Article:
Not Quite Lee solution codeforces

Not Quite Lee solution codeforces

Lee couldn’t sleep lately, because he had nightmares. In one of his nightmares (which was about an unbalanced global round), he decided to fight back and propose a problem below (which you should solve) to balance the round, hopefully setting him free from the nightmares.

A non-empty array b1,b2,,bmb1,b2,…,bm is called good, if there exist mm integer sequences which satisfy the following properties:

  • The ii-th sequence consists of bibi consecutive integers (for example if bi=3bi=3 then the ii-th sequence can be (1,0,1)(−1,0,1) or (5,4,3)(−5,−4,−3) but not (0,1,1)(0,−1,1) or (1,2,3,4)(1,2,3,4)). Not Quite Lee solution codeforces
  • Assuming the sum of integers in the ii-th sequence is sumisumi, we want sum1+sum2++summsum1+sum2+…+summ to be equal to 00.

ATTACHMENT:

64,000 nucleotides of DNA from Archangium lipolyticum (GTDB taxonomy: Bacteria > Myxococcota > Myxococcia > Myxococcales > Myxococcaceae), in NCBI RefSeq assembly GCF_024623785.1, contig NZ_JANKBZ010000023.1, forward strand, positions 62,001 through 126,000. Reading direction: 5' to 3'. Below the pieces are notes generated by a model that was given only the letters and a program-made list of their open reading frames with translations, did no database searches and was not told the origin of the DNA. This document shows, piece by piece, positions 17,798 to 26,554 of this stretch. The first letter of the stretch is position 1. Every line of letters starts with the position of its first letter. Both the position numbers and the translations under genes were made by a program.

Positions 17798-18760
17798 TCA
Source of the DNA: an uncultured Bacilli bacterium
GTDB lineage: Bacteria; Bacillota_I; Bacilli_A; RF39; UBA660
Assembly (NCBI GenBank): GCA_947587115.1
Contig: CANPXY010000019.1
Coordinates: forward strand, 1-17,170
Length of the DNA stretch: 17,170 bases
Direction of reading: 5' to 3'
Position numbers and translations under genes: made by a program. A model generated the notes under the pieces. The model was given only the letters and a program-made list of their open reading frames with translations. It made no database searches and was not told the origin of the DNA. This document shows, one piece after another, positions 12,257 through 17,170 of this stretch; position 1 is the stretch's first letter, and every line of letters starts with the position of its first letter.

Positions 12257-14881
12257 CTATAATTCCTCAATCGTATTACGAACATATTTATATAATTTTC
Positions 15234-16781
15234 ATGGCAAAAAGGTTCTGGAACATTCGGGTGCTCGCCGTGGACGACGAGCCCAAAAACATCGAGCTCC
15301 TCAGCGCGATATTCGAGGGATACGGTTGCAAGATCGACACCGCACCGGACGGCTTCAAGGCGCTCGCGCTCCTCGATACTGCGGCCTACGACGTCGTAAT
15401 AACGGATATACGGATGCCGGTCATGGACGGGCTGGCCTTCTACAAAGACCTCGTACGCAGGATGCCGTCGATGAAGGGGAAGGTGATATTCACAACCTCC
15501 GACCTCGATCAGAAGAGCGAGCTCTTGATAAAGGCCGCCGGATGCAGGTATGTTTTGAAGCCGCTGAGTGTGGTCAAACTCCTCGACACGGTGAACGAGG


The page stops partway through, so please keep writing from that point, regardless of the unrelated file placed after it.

You are given an array a1,a2,,ana1,a2,…,an. It has 2n12n−1 nonempty subsequences. Find how many of them are good.

As this number can be very large, output it modulo 109+7109+7.

An array cc is a subsequence of an array dd if cc can be obtained from dd by deletion of several (possibly, zero or all) elements.

Input Not Quite Lee solution codeforces

The first line contains a single integer nn (2n21052≤n≤2⋅105) — the size of array aa.

The second line contains nn integers a1,a2,,ana1,a2,…,an (1ai1091≤ai≤109) — elements of the array.

Output

Print a single integer — the number of nonempty good subsequences of aa, modulo 109+7109+7.

Examples

input

Copy
4
2 2 4 7

output Not Quite Lee solution codeforces

Copy
10

input

Copy
10
12391240 103904 1000000000 4142834 12039 142035823 1032840 49932183 230194823 984293123

output Not Quite Lee solution codeforces

Copy
996
Note

For the first test, two examples of good subsequences are [2,7][2,7] and [2,2,4,7][2,2,4,7]:

For b=[2,7]b=[2,7] we can use (3,4)(−3,−4) as the first sequence and (2,1,,4)(−2,−1,…,4) as the second. Note that subsequence [2,7][2,7] appears twice in [2,2,4,7][2,2,4,7], so we have to count it twice.

Green circles denote (3,4)(−3,−4) and orange squares denote (2,1,,4)(−2,−1,…,4).
For b=[2,2,4,7]b=[2,2,4,7] the following sequences would satisfy the properties: (1,0)(−1,0)(3,2)(−3,−2)(0,1,2,3)(0,1,2,3) and (3,2,,3)(−3,−2,…,3)

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